Did he sample any actual video games on the beats?

SciryL: You know what’s the funny thing? There might be like one or two samples, but his thing was using 8-bit sounds that were not necessarily songs from the video games. He’s taking songs that remind him of Sega, and then he’s playing the sample onto it. He plays keys, so he’s using 8-bit sounds to recreate certain parts of these songs that he’s sampling. He’s a spectacular all over producer, and he plays bass, guitar, piano and all of that—most people don’t know that about him. [He’s] very eccentric, but that’s to be expected from people who have a certain amount of genius in them.

You mentioned the Church of Mankind earlier. What would be your Ten Commandments?

SciryL: I feel like the Church of Mankind would have more like three commandments. Because shit is simple, man. Do to others what you want done to you. Two is… What would two be? Number three would be have a nice day. Number two, what would it be?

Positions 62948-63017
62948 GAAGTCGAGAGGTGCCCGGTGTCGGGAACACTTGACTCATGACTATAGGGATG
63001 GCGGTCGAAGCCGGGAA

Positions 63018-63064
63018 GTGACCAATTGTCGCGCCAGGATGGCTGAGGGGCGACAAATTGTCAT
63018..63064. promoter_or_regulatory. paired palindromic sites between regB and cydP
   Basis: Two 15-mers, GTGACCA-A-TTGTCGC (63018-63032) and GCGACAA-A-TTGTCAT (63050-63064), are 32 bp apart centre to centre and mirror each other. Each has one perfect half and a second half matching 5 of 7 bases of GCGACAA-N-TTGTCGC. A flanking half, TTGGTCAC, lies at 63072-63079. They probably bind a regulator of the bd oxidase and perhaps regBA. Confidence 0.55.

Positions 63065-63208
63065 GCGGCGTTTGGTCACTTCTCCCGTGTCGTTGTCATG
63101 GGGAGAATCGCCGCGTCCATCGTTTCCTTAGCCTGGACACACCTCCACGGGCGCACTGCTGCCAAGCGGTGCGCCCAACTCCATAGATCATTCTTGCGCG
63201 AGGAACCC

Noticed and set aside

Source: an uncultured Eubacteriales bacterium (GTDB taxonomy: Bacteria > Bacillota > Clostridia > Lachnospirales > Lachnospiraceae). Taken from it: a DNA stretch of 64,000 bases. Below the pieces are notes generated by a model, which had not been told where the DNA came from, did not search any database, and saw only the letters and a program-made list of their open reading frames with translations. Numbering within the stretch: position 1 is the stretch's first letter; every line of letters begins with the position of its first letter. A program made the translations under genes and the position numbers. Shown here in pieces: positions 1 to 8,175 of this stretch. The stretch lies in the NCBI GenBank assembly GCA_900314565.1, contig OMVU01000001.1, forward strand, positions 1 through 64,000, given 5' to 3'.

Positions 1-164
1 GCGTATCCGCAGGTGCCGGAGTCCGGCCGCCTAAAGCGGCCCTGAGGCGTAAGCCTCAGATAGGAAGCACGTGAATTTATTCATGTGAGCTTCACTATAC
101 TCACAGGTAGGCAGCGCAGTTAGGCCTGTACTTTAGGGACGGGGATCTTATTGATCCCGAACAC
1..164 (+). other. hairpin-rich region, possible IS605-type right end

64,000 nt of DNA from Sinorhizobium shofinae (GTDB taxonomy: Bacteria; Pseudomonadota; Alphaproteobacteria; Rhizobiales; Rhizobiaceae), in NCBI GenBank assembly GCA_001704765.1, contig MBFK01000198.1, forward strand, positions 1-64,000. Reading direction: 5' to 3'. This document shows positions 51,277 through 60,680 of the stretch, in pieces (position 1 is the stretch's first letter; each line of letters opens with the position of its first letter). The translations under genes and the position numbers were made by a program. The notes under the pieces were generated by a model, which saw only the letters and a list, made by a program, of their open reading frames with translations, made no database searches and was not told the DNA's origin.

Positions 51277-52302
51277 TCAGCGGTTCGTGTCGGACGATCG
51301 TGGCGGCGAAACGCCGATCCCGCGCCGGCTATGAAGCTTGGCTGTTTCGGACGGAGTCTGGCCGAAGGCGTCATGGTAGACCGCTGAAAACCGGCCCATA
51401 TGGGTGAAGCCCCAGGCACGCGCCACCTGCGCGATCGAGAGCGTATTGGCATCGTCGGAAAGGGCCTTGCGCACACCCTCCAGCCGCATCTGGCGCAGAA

!LLumiN@TE: Live, love, learn.

SciryL: That’s three commandments. [Wrestler] Cactus Jack’s is ‘Do unto others,’ Dude Love’s is, ‘Live, love, learn,’ and Mankind’s is ‘Have a nice day,’ and that’s the trilogy. We can break it down with wrestling references: Mankind is one dude who plays different wrestling characters, so there’s Dude Love who’s like the hippy one, there’s Cactus Jack who’s like the hardcore one, and then Mankind is like the psychotic one.

What inspires the wrestling references in your music?

!LLumiN@TE: A nostalgic feeling for that time of wrestling. I probably stopped watching it maybe 16 years ago, but the history is making a comeback, ’cause they want to sell it back to all the millennial kids. It’s something people connect with. It’s nostalgic, and rap has always used it.

SciryL: We’re always mixing ’90s wrestling references into all of the projects. With the first three joints especially, there’s a lot of underlying wrestling themes in them.

What would happen if you two faced off in a wrestling match?

!LLumiN@TE: We’d be on the same team, one of the greatest tag-teams ever, undefeated.

SciryL: But if I had to be against him in the ring, I’d just be running around trying to slide away. Or maybe I’d just get deliberately counted out of the ring. [Laughs] I’d let him have the victory.

Phillip Mlynar

One Comment

  1. Posted December 2, 2016 at 11:16 am | Permalink